Friday, March 24, 2023

Algebra 1 PARCC: system of inequalities

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The following constructed-response question, explained here in hopes of helping algebra 1 students and their parents in Maryland and Illinois prepare for the PARCC test near the end of this school year, appears on the released version of PARCC’s Spring 2016 test for algebra 1 (#29):

A set of points in the xy-coordinate plane meets two conditions, as described.

• Condition 1: The y-coordinate is positive.
• Condition 2: The sum of the coordinates is greater than –2.

Part A

Create a system of inequalities described by the two conditions.

Part B

A graph of the solution of the system includes points in different quadrants of the xy-coordinate plane. Explain why all points in the first quadrant are part of the solution.

Part A

$y > 0$
$x+y > -2$

Part B

In the first quadrant, all x-coordinates are positive and all y-coordinates are positive, so the first condition is satisfied. Adding two positive numbers always results in a number greater than –2, which means the second condition is satisfied.

Common Core Math, High School Algebra, Reasoning with Equations & Inequalities

The question requires students to base explanations on the principle that the graph of an inequality in two variables is the set of all its solutions plotted in the coordinate plane. The standard is found in the Common Core, Math.HSA.REI.D, which requires students to “represent and solve equations and inequalities graphically.” The reference to the first quadrant in Part B of the problem, where two of the three points are earned, ties the question to the graphical representation of an inequality, as required by the Common Core.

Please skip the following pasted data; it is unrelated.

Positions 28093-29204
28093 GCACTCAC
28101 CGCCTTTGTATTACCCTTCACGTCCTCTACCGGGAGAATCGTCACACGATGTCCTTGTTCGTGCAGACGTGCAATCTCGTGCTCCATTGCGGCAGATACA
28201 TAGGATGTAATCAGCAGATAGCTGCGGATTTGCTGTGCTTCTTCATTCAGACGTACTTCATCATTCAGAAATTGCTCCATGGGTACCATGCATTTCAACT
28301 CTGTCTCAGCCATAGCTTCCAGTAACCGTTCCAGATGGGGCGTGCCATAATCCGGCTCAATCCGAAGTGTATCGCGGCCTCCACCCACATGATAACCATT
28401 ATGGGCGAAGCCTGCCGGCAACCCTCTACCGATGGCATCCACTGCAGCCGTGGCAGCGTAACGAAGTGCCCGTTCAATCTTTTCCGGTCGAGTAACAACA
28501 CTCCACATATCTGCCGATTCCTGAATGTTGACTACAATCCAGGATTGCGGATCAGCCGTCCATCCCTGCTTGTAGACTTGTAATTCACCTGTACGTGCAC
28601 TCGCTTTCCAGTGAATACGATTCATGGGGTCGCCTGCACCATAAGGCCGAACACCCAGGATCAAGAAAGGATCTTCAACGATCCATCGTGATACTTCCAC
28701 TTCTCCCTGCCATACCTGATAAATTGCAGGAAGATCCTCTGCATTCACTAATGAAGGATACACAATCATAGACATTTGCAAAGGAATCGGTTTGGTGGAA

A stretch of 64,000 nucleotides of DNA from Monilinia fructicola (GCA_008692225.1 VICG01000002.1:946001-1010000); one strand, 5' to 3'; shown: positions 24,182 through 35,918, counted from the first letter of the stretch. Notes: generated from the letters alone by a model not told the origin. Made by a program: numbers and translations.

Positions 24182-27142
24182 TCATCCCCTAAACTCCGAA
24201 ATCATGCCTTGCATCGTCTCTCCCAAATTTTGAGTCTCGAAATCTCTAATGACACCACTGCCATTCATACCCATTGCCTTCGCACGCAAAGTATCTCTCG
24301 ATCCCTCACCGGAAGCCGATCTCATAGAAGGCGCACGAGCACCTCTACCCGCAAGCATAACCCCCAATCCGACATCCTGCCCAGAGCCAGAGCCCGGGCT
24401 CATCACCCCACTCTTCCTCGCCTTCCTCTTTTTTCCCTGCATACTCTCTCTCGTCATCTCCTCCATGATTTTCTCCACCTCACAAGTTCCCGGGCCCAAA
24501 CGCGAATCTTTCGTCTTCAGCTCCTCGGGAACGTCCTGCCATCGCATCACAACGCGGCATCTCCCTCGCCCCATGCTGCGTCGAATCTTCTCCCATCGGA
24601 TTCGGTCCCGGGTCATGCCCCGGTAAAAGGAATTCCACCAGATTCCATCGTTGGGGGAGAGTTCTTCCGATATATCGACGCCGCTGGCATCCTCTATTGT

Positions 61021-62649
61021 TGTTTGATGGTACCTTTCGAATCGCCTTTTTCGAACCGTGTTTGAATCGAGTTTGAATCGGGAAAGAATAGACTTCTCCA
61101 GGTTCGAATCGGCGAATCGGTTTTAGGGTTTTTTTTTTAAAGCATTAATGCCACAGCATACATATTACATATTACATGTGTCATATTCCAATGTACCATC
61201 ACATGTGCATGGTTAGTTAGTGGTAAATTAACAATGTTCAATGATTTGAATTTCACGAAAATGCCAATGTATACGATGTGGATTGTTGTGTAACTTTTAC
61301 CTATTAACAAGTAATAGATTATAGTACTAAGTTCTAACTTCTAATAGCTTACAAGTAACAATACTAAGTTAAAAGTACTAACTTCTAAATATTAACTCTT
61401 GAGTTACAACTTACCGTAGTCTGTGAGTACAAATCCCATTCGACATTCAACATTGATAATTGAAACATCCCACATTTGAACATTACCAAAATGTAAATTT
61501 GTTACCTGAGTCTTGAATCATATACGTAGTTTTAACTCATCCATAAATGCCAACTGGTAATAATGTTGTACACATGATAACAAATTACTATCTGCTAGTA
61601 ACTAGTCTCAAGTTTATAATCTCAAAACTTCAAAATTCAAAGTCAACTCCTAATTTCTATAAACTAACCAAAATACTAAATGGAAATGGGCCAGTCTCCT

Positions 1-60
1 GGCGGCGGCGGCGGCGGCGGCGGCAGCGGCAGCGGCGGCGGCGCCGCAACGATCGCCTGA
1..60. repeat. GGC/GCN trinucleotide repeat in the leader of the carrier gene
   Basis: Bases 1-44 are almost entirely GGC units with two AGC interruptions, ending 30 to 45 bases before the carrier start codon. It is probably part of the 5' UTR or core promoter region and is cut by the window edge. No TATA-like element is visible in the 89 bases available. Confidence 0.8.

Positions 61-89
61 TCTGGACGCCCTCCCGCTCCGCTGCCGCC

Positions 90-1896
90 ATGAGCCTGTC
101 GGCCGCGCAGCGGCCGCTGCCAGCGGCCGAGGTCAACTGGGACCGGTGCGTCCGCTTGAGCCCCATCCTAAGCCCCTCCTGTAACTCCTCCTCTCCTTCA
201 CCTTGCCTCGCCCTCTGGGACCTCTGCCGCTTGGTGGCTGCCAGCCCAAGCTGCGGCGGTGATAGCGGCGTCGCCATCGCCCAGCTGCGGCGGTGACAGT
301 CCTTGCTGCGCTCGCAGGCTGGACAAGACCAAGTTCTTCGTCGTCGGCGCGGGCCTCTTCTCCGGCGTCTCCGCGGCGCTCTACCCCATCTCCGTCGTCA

Specifically, standard HSA.REI.D.12 requires students to be able to “graph the solutions to a linear inequality in two variables as a half-plane (excluding the boundary in the case of a strict inequality), and graph the solution set to a system of linear inequalities in two variables as the intersection of the corresponding half-planes.”

The problem references Math Practice 3, which requires high school students, in part, to “justify their conclusions, communicate them to others, respond to the arguments of others, … reason inductively about data, [and] make plausible arguments that take into account the context from which the data arose.”

Solution strategy (there are others)

Represent the conditions using a system of 2 inequalities in 2 unknowns.

First, you have to know that the first quadrant is the upper right quadrant of the coordinate grid, where both the x- and y-coordinates are positive. For an explanation of the different quadrants, see this explanation on Wolfram MathWorld.

Plot of y > 0 (yellow) and x + y > –2 (blue) on the xy-coordinate plane

Then, realize that having a y-coordinate that’s positive (condition 1) means all values on the coordinate plane above the x axis will be true, as shown in yellow on the graph above. Next, realize that the (non-inclusive) boundary for the second condition will be a line:

$x + y = -2$
$y = -x -2$

That line, which would be better represented as a dotted line, since the points on the line itself aren’t part of the solution, is shown in blue on the coordinate plane above, and the region above it is shaded blue. Every point in the blue-shaded region satisfies the second condition in the problem.